Human-Computer Interaction: Communication, Cooperation, and Application Design

By Hans-Jörg Bullinger; Jürgen Ziegler | Go to book overview

terms (e.g. trade nomenclatures), so they had to be presented to the user for easy selection. Each time-series is described by three terms, one for each of the categories topic (e.g. building permits), product (e.g. residential buildings) and region (e.g. Germany). A valid query consists of at least one term from each category per database. Terms within a category are combined by the Boolean' OR operator, the categories are combined with AND (figure 1). This restricted Boolean' search logic had to be hidden from the user by the user interface.

Figure 1: The ELVIRA retrieval model for timeseries data.

Task analysis with market researchers showed that they have different knowledge of the trade nomenclatures which were used to index the data. It was not generally clear which one to use for searching in a specific database. So the interface had to make explicit, which terms to use in a certain context. The typical information needs here cover multiple databases at the same time (e.g. to produce some graphics or to calculate trends).

A hierarchical approach - with the selection of one database in the first step and the presentation of the relevant lists of terms in a second step - was not applicable because the users didn't like to split their information needs into a sequence of queries. A single screen, containing all available lists all of the time, was rejected because of information overload when retrieving data from just one database and missing hints which terms to combine in a query.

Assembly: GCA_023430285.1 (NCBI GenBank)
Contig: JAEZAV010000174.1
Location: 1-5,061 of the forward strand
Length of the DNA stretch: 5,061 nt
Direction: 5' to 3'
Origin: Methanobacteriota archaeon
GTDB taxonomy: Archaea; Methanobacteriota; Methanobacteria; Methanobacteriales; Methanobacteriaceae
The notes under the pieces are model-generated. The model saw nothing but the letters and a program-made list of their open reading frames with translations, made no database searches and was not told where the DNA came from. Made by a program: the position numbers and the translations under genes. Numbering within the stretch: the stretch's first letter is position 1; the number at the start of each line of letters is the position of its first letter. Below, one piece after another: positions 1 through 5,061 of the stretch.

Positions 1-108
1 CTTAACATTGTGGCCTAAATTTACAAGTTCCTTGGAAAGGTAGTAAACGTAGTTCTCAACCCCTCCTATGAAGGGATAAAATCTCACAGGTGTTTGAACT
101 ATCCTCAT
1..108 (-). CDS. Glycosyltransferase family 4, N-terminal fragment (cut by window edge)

3 Proposed solution: Dynamic spatial layout

The proposed solution is based on dynamic spatial layout of window elements along with the propagation of information between them. The first is used to dynamically adapt information density within context and to enforce semantically correct queries. The second makes user input and status information available at different locations, to allow for corrections without going back to where the input was made. A related approach to dynamic spatial layout can be found in Kandogan/ Shneiderman ( 1996).

Figure 2 displays the ELVIRA query interface to time-series data. The lower part of the window contains the lists of search terms with the categories topic, product and region arranged in three columns. The category region his hidden by default to provide additional space for the list of products and because specifying a region is often the last step in completing the query. The top of the

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